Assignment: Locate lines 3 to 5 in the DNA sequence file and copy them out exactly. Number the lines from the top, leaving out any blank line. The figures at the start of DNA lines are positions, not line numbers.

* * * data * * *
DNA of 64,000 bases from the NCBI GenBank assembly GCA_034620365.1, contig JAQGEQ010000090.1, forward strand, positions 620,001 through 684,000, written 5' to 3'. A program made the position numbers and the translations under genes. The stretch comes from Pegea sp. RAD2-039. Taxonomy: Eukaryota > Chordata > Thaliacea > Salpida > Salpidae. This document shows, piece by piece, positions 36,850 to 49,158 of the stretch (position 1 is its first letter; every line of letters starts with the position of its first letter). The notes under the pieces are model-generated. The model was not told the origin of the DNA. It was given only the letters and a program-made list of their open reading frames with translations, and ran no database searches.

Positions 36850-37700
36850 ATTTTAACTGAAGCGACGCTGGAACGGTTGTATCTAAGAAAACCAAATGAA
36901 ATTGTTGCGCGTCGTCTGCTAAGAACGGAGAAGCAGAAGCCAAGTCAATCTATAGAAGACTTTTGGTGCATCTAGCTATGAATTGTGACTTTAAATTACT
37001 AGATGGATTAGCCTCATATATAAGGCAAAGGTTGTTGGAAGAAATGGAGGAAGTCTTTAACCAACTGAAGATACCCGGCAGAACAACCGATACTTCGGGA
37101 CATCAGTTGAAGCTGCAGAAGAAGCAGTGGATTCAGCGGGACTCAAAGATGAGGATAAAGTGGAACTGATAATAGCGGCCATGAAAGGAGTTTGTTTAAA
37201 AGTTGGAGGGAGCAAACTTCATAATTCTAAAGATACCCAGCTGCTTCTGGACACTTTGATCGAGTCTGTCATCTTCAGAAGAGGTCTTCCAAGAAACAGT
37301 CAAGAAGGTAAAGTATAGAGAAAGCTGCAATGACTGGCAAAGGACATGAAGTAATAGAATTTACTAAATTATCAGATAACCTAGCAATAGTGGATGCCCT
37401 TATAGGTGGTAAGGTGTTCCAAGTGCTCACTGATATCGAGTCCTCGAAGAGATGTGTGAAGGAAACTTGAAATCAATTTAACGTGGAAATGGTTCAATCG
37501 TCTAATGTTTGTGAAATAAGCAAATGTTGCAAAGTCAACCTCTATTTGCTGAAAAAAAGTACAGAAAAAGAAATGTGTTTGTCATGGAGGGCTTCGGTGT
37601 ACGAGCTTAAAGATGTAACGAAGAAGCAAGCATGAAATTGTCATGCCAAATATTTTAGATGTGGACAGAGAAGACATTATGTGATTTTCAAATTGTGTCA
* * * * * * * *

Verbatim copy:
36850 ATTTTAACTGAAGCGACGCTGGAACGGTTGTATCTAAGAAAACCAAATGAA
36901 ATTGTTGCGCGTCGTCTGCTAAGAACGGAGAAGCAGAAGCCAAGTCAATCTATAGAAGACTTTTGGTGCATCTAGCTATGAATTGTGACTTTAAATTACT
37001 AGATGGATTAGCCTCATATATAAGGCAAAGGTTGTTGGAAGAAATGGAGGAAGTCTTTAACCAACTGAAGATACCCGGCAGAACAACCGATACTTCGGGA